It’s a Cinderella story, but in the case of this princess (or princesses, as it were), the damsel created her own happy ending — and the royal jewels to match. In 2009, a casual stroll through Manhattan’s Union Square turned the tables of fate for Stacy Herzog and Sarah Reid. The two young fashion designers were considering, with some uncertainty, the next steps in their careers. That day they happened to be sporting hand-woven friendship bracelets — a rite of passage for every American girl — but these were modified with own funky twist: intertwined strands of vintage rhinestones. By happenstance a photographer from “Women’s Wear Daily,” the fashion world’s analog to the “New York Times,” was also passing through. He spotted the bracelets, approached Stacy and Sarah, and told them that they deserved a feature in the newspaper. The bracelets, made on a whim, were instantly deemed the next big thing (and a viable business idea) by someone in the know. On February 8, 2010, a half-page “Women’s Wear Daily” feature on Frieda and Nellie was published.
And so the company was born. Named for one of each girl’s grandmothers, the label is fitting: these women knew how to wear costume jewelry that was eye catching and full of personality. Sarah says matter-of-factly, “With cotton embroidery thread and Swarovski crystals, brass, copper and different materials not considered high-end, you can make the most beautiful pieces – and that’s how our grandmothers made themselves sparkle.”
As with many entrepreneurs, a limited business acumen actually was part of their initial success. Though they worked in fashion prior to founding Frieda and Nellie, neither Stacy nor Sarah had studied jewelry design specifically, and this turned out to be a plus. Sarah says, “We don’t have any restrictions on what is considered right or wrong; nothing hinders our design process. We have an idea and we just try.” The creative process stems from a combination of fearlessness and an organic approach: “The piece kind of tells you what it wants.” Though they have a small team, Stacy and Sarah make most of the jewelry with their own hands in the company’s Flatiron district studio (a suitably whimsical space that was formerly a mansion, built in 1835, and retains its original tin ceilings). The control over the manufacturing process allows the company to be, according to CFO Nadia Boujarwah, “creative and nimble.” After numerous pop-up shops, a sold-out collaboration with J.Crew, trunk shows at Henri Bendel in NYC and Tomorrowland in Tokyo, as well as countless editorial features in major publications — including InStyle, Harper’s Bazaar, Japanese Vogue, Vogue Latin America, French Elle, Lucky, O The Oprah Magazine, and even The Wall Street Journal — it’s clear that the Frieda and Nellie formula works.
As the business matures, Stacy and Sarah now have wisdom to impart, as well as questions that remain. To provide a resource for the sharing of information, Stacy and Sarah co-founded “Movers and Shakers” (“‘and Moneymakers,’” Stacy adds), a consortium of women-owned, NYC-based fashion businesses that are under 10 years old. The roster includes Edie Parker, Stitch Collective and Donny Charm, among others. The group’s meetings allow the entrepreneurs to help each other on a range of topics, from advising on the best way to ship products to venting about the triumphs and travails of running one’s own company. It’s useful as the girls plan the next phase of Frieda and Nellie, which will hopefully grow the company into a lifestyle brand of home accessories (think frames, pillows, eye masks, petwear), clothing appliques, and a possible expansion of past dabbling in men’s accessories. Sarah and Stacy can’t imagine this company existing anywhere other than New York. In sourcing the vintage jewels that form the basis of their pieces, both New York City and State are goldmines (of the 14k variety). Their favorite Manhattan flea markets include the West 25th Street Flea Market (between Broadway and 6th Avenue), and another in the Meatpacking District on the border of the Hudson River. Along the the North Shore of Long Island and in Montauk, Sarah loves to scout out antiques and rummage sales in churches that dot the region; part of the fun is staying on the lookout for the small sign in yards and taped to posts that advertise these events. The girls also source from CJS Sales, an industry wholesaler in Manhattan’s Garment District.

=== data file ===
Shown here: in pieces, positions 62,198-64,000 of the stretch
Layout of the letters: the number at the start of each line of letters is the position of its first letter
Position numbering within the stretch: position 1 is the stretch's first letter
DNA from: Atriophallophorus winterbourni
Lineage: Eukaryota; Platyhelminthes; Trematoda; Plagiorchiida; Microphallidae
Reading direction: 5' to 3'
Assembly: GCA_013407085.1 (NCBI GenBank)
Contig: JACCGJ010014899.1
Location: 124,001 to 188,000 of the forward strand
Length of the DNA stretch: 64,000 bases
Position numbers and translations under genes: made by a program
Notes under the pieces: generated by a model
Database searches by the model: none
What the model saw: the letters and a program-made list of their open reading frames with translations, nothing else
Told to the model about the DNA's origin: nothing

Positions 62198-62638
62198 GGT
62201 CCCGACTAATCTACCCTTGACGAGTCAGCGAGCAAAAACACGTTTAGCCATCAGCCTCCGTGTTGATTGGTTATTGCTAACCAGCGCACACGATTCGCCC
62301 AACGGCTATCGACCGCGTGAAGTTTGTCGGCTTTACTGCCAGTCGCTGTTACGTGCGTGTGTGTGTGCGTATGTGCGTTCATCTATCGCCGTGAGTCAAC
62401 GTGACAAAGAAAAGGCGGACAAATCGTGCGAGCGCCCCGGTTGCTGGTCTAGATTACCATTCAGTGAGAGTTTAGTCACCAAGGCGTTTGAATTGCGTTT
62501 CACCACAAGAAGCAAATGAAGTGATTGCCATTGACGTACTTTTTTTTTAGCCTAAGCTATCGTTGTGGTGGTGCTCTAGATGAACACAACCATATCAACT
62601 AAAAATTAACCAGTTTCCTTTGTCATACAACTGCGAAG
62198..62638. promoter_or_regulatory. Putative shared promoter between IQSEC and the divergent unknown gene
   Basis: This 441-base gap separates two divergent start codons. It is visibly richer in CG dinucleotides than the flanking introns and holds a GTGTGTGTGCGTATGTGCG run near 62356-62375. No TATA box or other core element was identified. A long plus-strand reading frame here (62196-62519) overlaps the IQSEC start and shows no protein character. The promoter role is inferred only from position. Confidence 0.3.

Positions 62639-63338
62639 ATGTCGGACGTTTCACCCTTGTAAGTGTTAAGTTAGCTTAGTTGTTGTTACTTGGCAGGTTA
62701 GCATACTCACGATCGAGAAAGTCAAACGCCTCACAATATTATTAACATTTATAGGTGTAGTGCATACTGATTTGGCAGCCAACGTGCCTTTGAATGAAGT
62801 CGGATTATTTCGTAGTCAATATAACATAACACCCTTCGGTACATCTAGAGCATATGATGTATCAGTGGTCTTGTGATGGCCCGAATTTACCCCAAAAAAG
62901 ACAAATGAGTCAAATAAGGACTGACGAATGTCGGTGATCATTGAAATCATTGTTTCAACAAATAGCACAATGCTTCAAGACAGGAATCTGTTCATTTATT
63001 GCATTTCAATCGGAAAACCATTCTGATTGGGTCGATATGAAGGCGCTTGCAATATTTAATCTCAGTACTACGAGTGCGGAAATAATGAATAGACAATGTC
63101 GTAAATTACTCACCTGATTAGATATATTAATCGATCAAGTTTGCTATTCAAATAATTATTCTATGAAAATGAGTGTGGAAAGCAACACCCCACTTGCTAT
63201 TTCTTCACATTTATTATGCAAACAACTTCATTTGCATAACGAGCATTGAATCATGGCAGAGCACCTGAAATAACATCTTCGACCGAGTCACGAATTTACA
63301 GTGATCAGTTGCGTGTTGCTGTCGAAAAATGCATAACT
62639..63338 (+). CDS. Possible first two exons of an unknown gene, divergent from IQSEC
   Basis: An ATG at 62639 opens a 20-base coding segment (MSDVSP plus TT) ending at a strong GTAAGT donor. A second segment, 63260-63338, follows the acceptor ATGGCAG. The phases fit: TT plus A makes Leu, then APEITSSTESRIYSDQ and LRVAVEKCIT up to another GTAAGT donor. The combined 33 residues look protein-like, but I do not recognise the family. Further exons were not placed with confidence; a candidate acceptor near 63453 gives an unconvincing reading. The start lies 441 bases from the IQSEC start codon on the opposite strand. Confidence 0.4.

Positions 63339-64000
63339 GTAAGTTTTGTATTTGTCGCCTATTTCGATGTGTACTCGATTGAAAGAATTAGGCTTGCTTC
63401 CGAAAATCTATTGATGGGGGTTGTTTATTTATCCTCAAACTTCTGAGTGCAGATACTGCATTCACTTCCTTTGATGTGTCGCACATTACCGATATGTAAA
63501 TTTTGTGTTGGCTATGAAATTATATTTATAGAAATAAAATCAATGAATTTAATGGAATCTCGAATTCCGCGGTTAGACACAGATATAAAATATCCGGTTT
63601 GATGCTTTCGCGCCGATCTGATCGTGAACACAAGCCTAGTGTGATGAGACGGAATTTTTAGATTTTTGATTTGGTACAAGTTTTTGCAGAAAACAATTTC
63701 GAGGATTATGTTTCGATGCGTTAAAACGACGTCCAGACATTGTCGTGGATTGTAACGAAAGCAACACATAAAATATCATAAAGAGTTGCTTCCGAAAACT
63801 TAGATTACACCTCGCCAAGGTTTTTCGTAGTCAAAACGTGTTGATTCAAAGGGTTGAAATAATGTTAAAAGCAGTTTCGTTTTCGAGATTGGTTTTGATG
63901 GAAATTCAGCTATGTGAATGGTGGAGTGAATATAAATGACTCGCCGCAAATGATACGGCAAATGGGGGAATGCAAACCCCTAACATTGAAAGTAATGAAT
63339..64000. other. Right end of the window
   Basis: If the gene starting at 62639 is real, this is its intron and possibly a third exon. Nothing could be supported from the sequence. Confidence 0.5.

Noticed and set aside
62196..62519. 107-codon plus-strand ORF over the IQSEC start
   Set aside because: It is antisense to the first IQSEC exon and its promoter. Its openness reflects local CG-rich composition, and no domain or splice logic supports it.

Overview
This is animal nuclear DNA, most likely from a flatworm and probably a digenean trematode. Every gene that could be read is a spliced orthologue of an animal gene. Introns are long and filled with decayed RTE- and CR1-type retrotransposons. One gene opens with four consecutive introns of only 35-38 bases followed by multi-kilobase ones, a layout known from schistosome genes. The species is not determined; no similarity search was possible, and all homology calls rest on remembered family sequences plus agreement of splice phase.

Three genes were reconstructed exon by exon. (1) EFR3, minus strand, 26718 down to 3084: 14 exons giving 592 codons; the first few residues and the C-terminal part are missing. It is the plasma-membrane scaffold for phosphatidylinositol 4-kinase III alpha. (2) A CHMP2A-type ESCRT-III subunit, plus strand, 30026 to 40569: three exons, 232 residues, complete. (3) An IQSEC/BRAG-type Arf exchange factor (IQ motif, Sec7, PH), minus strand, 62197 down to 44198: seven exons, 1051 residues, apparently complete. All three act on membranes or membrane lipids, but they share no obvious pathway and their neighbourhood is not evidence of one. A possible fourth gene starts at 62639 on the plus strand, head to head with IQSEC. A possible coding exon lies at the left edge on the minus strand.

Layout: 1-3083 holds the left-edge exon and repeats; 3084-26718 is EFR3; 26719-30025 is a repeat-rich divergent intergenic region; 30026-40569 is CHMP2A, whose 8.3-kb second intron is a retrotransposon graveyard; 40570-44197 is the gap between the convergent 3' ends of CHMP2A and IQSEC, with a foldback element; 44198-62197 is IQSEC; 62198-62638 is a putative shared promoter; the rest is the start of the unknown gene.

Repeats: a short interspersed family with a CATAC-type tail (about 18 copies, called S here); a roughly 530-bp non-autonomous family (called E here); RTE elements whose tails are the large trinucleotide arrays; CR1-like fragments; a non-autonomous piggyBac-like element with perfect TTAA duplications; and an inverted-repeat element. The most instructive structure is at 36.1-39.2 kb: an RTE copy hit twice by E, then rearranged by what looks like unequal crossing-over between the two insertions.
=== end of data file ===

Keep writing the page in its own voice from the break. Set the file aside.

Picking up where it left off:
Eschewing the seasonal trends declared by various designers, the girls head to the streets for inspiration. Though both have voyaged on inspiration trips to locations as far away as Ecuador, India and Japan, Sarah states that in NYC, “you basically get to travel without ever leaving; everybody comes to you.” Perhaps more than anywhere else in the world, in New York “anything you wear or carry, it’s a very conscious decision” in terms of both lifestyle practicality and personal expression. Sarah continues, “It makes you think in a different way. How can you not be inspired by everything you see here?” Like the richly layered people — grandmothers, New Yorkers and, of course, friends — who inspire the jewelry, each piece is imbued with a sense of history, even as it’s given a new shape. The company’s tagline is to “Reuse, Reinvent, Repurpose,” and both designers want these vintage gems to be given a next chapter with each Frieda and Nellie customer; by incorporating the piece into her life, the new owner “lets the piece continue its story.” And that tale won’t end anytime soon; a Frieda and Nellie bauble is a guaranteed conversation starter. After all, the first words out of that “Women’s Wear Daily” photog’s mouth back in 2009? “These are fuckin’ awesome!”